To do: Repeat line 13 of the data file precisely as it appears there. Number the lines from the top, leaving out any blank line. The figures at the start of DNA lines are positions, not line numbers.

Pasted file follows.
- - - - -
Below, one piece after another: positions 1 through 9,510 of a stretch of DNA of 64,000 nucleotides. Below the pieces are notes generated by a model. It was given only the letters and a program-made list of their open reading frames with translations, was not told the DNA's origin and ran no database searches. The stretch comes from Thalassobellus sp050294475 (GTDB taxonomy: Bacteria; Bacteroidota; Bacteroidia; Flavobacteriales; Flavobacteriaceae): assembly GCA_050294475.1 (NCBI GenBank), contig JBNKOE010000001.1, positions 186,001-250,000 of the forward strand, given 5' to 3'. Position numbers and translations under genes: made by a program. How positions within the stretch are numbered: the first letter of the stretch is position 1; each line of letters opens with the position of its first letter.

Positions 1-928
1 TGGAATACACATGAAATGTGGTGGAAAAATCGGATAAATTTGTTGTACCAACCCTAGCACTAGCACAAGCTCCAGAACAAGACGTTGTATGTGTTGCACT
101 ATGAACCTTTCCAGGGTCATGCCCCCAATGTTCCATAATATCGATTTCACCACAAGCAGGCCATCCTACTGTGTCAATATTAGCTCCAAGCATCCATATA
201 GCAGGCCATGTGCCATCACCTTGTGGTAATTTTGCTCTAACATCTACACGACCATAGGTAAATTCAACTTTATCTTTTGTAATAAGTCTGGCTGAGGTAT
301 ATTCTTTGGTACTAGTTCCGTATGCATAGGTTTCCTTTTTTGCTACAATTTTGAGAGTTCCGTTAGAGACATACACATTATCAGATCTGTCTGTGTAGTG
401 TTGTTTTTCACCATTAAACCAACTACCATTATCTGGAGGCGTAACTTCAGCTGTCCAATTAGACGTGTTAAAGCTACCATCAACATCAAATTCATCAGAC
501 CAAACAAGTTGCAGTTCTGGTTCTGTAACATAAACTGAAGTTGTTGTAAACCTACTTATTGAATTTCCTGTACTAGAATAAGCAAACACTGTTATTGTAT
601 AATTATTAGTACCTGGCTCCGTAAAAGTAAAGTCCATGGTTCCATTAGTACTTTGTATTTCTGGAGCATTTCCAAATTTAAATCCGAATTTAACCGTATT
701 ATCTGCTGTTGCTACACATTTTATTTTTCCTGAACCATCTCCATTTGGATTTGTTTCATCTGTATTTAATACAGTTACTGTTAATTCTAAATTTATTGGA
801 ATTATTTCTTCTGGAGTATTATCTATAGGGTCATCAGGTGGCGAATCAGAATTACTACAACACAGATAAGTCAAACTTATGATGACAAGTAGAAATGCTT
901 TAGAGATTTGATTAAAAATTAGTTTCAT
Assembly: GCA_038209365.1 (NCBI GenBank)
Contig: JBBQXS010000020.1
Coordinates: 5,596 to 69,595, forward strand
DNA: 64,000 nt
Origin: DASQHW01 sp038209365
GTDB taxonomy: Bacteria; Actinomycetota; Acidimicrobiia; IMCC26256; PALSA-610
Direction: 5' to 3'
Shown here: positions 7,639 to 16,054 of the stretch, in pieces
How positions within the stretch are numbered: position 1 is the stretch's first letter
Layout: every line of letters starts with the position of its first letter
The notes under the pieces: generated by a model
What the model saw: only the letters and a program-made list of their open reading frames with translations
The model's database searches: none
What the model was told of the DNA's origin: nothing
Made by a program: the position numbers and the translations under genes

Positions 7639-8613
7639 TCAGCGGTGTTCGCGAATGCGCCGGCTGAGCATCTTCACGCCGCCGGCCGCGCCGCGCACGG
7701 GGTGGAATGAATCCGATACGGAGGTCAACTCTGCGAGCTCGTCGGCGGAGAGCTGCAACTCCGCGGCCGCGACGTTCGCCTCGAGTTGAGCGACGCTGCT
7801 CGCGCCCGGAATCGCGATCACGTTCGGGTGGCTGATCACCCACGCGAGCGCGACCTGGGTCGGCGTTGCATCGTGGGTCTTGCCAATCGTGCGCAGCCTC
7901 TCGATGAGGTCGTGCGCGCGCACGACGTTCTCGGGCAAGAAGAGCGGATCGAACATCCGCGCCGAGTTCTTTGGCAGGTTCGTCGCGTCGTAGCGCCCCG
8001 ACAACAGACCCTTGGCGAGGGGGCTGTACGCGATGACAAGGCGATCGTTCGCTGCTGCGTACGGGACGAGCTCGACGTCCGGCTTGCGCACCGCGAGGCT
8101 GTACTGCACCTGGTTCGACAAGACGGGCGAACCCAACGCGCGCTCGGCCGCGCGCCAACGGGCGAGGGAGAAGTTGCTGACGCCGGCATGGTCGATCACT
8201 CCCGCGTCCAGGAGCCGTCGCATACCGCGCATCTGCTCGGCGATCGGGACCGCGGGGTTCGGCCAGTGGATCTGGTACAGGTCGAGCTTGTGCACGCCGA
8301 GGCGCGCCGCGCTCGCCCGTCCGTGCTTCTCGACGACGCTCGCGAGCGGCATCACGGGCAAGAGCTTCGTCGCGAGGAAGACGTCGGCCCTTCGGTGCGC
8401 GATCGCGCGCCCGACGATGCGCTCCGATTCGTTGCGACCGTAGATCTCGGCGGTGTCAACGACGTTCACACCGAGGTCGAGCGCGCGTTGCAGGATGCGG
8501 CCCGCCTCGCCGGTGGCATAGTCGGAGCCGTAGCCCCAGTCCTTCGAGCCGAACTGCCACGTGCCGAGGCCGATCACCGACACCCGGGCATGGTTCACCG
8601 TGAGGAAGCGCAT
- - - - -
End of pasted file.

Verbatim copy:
Assembly: GCA_038209365.1 (NCBI GenBank)